Joe Biden won't get away with blaming Vladimir Putin for inflation

 Joe Biden won't get away with blaming Vladimir Putin for inflation

Inflation has been rising for six months, well before Russia’s invasion of Ukraine. Republicans are trying to make sure voters don't forget that.



March 13, 2022, 3:30 AM +07

Joe Biden in the mid-1970s was a first-term senator when President Gerald Ford implored Americans to wear “Whip Inflation Now” (WIN) buttons and stickers. The Ford administration’s sartorial effort to raise awareness about fast-rising prices and get Americans to spend less drew widespread media ridicule and even raised private doubts among top White House economic advisers. Biden watched inflation become a major theme in Democratic presidential candidate Jimmy Carter’s defeat of Ford.


Inflation is now getting too close to disco-era highs for comfort, with Biden as president after 36 years in the Senate and eight years as vice president. Inflation skyrocketed 7.9 percent over the past year, according to the February report from the Bureau of Labor Statistics, the fastest rate of inflation since January 1982.


That puts Biden and Democrats in dangerous political territory heading into November’s midterm elections. But Biden — whose poll numbers have already been boosted following Russia’s invasion of Ukraine — thinks he has a boogeyman to pin the problem on: Vladimir Putin. The Biden administration blamed the Russian president Thursday for the rapid American price hikes, as it did earlier in the week when it came to spiking gas prices.


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Unfortunately for Biden, it’s a tactic that’s unlikely to work. As he witnessed from the other end of Pennsylvania Avenue more than four decades ago, rampant inflation has the potential to steamroll the political fortunes of presidents in both parties — and it’s difficult for them to use geopolitics as a way out.


It’s certainly the case that there will be some economic impact on Americans that Biden can credibly attribute to the steps he’s taking in response to Russia’s war. On Friday, Biden called for suspension of normal trade relations with Russia, which, if approved by Congress, would bring the U.S. into line with sanctions already imposed on Russia by the European Union and Group of Seven industrial nations.


Biden said the U.S. will also bar imports of Russian diamonds, seafood and vodka, which comes on top of a sweeping ban on Russian oil, natural gas and coal, and the imposition of sanctions on certain Russian banks. That includes expulsion of many Russian banks from SWIFT, the financial global messaging network, which is effectively the backbone of world commerce.

The negative economic consequences of these actions for Amerricans are likely to be limited, however, since Russia isn't a key U.S. trading partner. Similarly, Russian crude oil and petroleum product exports to the U.S. represent only 8 percent of all its imported oil and less than 2 percent of the American supply. In fact, these moves could even have a positive economic payoff: They have tremendous symbolic power in showing U.S. resolve in supporting Ukraine against Russian aggression, which in turn could bolster investor confidence and keep the American economy churning.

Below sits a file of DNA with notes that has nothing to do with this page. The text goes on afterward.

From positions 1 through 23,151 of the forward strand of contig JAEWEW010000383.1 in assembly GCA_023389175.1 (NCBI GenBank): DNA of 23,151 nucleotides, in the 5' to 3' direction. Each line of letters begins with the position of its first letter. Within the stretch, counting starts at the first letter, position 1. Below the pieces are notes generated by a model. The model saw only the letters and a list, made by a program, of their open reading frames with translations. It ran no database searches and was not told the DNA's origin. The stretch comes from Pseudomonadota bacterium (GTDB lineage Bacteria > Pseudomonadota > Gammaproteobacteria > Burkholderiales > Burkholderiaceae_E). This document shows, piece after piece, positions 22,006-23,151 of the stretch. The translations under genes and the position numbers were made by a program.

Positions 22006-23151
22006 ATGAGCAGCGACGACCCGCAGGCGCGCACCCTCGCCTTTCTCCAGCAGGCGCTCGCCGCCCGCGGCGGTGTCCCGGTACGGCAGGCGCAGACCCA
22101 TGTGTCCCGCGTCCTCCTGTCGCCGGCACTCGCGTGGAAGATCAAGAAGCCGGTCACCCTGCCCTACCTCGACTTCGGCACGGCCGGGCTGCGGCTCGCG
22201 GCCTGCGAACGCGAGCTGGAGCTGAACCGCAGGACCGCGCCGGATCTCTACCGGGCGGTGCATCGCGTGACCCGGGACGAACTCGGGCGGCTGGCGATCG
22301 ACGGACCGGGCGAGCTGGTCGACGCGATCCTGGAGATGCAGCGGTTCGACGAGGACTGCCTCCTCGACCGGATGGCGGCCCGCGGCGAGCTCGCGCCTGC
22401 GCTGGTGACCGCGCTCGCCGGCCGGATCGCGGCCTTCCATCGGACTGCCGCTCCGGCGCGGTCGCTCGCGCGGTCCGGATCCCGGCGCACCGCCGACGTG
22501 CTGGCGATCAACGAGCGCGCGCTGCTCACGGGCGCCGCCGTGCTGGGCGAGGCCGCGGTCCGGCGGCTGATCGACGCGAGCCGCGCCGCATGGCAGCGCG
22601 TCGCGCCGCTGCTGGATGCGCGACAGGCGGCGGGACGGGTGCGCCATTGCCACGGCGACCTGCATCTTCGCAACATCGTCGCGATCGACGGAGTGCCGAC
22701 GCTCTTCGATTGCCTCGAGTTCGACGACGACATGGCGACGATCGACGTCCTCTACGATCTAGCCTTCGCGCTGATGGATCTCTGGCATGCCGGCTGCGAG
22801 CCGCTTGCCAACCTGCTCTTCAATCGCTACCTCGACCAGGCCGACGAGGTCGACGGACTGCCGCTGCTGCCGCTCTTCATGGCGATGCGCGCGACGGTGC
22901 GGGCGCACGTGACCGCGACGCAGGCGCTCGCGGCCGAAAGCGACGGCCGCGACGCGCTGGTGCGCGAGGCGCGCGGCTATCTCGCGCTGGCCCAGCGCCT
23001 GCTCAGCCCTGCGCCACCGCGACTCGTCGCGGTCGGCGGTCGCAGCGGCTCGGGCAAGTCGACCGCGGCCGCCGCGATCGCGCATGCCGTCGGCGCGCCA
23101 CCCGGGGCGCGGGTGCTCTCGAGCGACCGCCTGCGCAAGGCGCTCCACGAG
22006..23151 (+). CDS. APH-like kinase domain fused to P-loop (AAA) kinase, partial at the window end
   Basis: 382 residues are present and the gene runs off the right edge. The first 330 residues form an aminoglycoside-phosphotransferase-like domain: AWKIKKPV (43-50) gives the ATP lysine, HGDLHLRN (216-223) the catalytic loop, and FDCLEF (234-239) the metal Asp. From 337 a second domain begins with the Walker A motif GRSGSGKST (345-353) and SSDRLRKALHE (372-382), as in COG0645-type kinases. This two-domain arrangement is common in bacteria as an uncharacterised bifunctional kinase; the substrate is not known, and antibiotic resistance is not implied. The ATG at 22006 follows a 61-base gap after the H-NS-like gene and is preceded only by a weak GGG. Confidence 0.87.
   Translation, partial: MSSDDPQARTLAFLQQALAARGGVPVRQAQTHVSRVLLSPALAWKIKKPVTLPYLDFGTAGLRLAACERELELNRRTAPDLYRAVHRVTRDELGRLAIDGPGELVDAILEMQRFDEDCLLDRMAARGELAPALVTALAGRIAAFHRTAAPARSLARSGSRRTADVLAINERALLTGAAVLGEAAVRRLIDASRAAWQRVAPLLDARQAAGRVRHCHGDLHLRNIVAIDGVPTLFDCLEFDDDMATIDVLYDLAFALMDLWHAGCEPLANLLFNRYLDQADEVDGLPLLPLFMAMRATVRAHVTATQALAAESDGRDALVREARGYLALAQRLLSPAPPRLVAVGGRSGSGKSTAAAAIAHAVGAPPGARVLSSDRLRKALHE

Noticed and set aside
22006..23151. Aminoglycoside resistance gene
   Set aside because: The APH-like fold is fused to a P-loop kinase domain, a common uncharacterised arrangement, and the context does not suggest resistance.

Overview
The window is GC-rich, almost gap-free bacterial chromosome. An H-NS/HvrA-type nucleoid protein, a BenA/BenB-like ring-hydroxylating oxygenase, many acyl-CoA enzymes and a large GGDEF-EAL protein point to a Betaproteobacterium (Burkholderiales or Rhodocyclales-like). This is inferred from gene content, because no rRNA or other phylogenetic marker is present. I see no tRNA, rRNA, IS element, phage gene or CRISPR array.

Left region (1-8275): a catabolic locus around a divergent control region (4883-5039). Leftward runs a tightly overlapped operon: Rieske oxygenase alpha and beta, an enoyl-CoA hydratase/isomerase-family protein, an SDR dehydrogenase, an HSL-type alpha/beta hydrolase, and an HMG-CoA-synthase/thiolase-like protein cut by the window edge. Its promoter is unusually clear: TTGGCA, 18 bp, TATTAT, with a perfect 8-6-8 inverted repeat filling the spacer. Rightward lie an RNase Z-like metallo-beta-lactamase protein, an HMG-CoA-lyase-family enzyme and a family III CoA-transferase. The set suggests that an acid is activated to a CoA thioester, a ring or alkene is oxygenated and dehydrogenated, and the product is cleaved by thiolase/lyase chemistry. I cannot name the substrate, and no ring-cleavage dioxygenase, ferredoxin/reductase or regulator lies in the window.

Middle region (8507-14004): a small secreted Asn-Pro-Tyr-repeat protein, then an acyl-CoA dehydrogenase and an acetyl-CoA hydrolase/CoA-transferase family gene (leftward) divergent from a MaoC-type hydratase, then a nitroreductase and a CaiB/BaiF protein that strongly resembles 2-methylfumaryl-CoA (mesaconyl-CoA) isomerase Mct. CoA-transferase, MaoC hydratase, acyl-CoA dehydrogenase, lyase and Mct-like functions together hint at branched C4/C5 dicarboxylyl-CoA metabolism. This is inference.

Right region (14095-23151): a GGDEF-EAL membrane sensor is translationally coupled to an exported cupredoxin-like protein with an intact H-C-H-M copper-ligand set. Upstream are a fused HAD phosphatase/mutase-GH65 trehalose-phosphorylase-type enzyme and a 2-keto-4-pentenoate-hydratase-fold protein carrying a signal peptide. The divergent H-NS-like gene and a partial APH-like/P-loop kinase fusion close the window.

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The most recent inflation problems have also been compounded by fast-rising gas prices. The cost of gasoline in February rose about 6.6 percent from the previous month, which made for a one-year jump of nearly 40 percent. Given Russia’s importance to energy markets and the clear relationship between a ban on oil and jump in gas prices, Biden will likely have a relatively easy time getting the American people to see Putin as responsible for their pain at the pump.

But gas prices by themselves haven’t usually proved to be such a potent political weapon. The last time gas prices were this high, in the summer of 2008, congressional Republicans tried mightily to blame the Democratic House and Senate majorities. They tried to do the same thing again when gas prices spiked in early 2012. Yet the Democratic presidential candidate, Barack Obama, comfortably won both times.

That’s because voters have shown themselves at least somewhat more understanding of the rise-and-fall nature of gas prices, which are primarily based on the cost of oil, a global commodity. It’s not to suggest high gas prices won’t be a political headache for Democrats – the party most likely to get the blame, since its members hold full elected power in the federal government – but it’s less likely to be a fatal one.


Inflation, though, is a different matter. Inflation nagged at Carter throughout his single term in office, reaching a staggering 14.6 percent in March and April of 1980. Carter went on to lose in a landslide to Republican Ronald Reagan, who made Americans’ inflation woes a central part of his campaign. (Plenty of other factors of course contributed to the back-to-back presidential losses — including Ford’s September 1974 pardon of disgraced former President Richard Nixon and the Iranian hostage crisis that bedeviled the Carter administration.)


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